When I teach modeling and simulation, I tend to focus mostly on the structure of models. I start with a thorough discussion of time and systems concepts, and then move on to cover different sorts of dynamic models in both discrete and continuous space. In the past, I had relied on using examples purely from the real world in emphasizing the importance of modeling. For example, all fast food restaurants, manufacturing lines, and theme parks have one thing in common: queuing networks. A queuing network is a dynamic model abstraction of what happens in these things: objects (often people) wait in line, get served, and move on. In teaching queuing, and other, models, I am trying something new this Fall. I am starting with human-interaction and media being the means by which to get students interested in modeling. For example, the single server queue (SSQ) shown above has an operation that can be both seen and heard. This one is programmed in Max/Msp (which is a visual language with strong roots in music, imagery, and video). The SSQ is experienced, by tying events to an audio synthesizer. Everything is in software. An SSQ becomes an audiovisual instrument.
Bipolar thinking could mean many things, but I refer to it as thinking with two poles, connecting art and science. let's call the poles the north and south poles since the earth can be used as a metaphor. At the north pole, we put down a flag labeled "mental concept." The art of abstraction, as with mathematical thinking, is to dwell near the north pole. At the north pole, representations involving the senses do not exist. One must walk in the direction of the south pole, which means in any direction, for more sensory experience. The term "abstract" is used in art as well, however, art relates to the senses and for pure abstraction found in mathematics, there is only thought. At the south pole, we have pure experience. Let me give an example from mathematics: the circle. We learn in mathematics that the circle is a concept, an idea and that anything you hear, touch, or see is not a circle-- it is a representation of the circle concept. This means that things drawn on paper, spoken, or writing the word "circle" are not circles. Where do you position yourself on the earth: do you inhabit the poles, or are you somewhere near the equator? Maybe you live in Iceland or Borneo? My suggestion is that we should be constantly walking between two poles without being overly attracted to either one. Every time I see an object that reminds me of a circle, I celebrate the uniqueness of that object, taking time to experience it. But then, I am drawn to the wonderful reduction, abstraction, and concept of circle--all of the experienced objects are identical near the north pole. This bipolar thinking is common at the lab because we are creating representations of math and computing concepts. Thankfully, we do not actually have to pack our snowshoes.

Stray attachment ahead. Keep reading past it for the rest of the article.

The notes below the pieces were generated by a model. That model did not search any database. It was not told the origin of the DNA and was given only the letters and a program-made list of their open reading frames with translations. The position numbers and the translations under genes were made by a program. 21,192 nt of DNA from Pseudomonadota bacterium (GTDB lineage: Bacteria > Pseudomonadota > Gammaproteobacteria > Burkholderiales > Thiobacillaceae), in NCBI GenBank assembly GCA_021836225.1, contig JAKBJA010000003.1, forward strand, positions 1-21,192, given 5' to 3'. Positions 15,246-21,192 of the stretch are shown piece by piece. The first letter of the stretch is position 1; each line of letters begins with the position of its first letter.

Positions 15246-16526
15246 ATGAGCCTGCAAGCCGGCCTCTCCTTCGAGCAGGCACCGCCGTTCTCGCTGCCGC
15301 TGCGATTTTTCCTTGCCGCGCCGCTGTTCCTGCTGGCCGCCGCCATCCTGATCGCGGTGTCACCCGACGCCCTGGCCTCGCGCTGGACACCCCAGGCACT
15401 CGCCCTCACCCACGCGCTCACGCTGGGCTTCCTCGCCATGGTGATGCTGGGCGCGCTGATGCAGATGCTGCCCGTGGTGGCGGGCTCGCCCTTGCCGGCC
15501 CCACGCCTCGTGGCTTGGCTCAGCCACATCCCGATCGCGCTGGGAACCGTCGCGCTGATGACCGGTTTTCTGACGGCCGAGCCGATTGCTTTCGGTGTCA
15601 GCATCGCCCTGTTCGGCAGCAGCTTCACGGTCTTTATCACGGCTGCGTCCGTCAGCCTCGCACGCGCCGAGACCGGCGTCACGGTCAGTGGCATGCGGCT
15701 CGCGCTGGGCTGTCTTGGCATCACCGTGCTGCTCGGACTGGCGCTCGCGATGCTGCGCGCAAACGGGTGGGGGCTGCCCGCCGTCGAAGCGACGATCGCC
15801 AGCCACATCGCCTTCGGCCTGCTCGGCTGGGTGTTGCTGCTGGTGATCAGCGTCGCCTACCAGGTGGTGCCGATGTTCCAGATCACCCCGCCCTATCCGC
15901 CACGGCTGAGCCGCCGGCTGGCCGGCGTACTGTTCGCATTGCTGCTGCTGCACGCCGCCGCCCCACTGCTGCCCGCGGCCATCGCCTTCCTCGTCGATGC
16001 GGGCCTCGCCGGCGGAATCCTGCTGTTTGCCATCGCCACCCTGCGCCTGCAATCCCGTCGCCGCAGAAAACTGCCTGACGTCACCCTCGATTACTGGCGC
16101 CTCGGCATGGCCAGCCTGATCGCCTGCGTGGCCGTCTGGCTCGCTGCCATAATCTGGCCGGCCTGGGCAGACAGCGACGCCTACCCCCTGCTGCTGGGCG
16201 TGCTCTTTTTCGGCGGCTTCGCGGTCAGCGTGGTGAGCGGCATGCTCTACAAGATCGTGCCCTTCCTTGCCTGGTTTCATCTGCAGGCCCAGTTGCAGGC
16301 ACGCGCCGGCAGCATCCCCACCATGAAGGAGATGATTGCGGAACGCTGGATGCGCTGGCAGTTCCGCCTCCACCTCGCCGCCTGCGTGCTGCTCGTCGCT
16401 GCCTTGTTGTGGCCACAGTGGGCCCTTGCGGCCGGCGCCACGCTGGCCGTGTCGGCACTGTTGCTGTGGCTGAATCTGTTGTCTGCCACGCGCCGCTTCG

It all began on a day when I was visiting a friend of my fathers. I was fairly young and found a book on his shelf when I noticed the above diagram embedded somewhere in the book: a lituus. A what? It was something wonderful looking, and I had to know how it was made. You can make them by hand using plotting, but when I was first introduced to computing (the old card punch days), my first programs were graphical. I wrote something that read an equation (any equation), and plotted it out in ASCII characters. OK, so it wasn't very elegant looking but I had no direct access to a line plotter. The thing that fascinated me was the making. I could make a machine that did something. There was something intensely liberating about that realization. Today, the President announced Maker Day which will be tomorrow, June 18th. The first Maker Faire will be held then to coincide. It is becoming easier to make anything you want from cardboard or wood to 3D printed plastic. And, yes, you can make a lituus. Out of chocolate? Why not.